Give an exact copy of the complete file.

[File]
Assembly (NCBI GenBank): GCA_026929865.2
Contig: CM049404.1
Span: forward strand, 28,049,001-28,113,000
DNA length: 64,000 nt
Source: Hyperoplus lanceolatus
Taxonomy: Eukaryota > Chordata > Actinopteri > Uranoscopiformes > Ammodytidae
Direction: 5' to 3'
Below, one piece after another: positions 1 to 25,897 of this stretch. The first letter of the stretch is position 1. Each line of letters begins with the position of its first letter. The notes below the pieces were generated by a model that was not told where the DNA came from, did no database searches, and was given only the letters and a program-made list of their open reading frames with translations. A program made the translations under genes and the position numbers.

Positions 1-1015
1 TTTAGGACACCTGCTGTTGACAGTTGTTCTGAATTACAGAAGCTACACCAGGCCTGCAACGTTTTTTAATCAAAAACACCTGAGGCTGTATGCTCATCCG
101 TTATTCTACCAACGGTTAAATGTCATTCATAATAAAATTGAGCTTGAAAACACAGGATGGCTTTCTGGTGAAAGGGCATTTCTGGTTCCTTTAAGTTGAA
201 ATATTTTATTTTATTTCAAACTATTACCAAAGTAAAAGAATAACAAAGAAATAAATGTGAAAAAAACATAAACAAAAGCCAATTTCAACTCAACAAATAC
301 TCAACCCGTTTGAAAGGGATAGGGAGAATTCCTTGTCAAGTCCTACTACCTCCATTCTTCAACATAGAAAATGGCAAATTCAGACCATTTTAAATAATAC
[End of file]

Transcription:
Assembly (NCBI GenBank): GCA_026929865.2
Contig: CM049404.1
Span: forward strand, 28,049,001-28,113,000
DNA length: 64,000 nt
Source: Hyperoplus lanceolatus
Taxonomy: Eukaryota > Chordata > Actinopteri > Uranoscopiformes > Ammodytidae
Direction: 5' to 3'
Below, one piece after another: positions 1 to 25,897 of this stretch. The first letter of the stretch is position 1. Each line of letters begins with the position of its first letter. The notes below the pieces were generated by a model that was not told where the DNA came from, did no database searches, and was given only the letters and a program-made list of their open reading frames with translations. A program made the translations under genes and the position numbers.

Positions 1-1015
1 TTTAGGACACCTGCTGTTGACAGTTGTTCTGAATTACAGAAGCTACACCAGGCCTGCAACGTTTTTTAATCAAAAACACCTGAGGCTGTATGCTCATCCG
101 TTATTCTACCAACGGTTAAATGTCATTCATAATAAAATTGAGCTTGAAAACACAGGATGGCTTTCTGGTGAAAGGGCATTTCTGGTTCCTTTAAGTTGAA
201 ATATTTTATTTTATTTCAAACTATTACCAAAGTAAAAGAATAACAAAGAAATAAATGTGAAAAAAACATAAACAAAAGCCAATTTCAACTCAACAAATAC
301 TCAACCCGTTTGAAAGGGATAGGGAGAATTCCTTGTCAAGTCCTACTACCTCCATTCTTCAACATAGAAAATGGCAAATTCAGACCATTTTAAATAATAC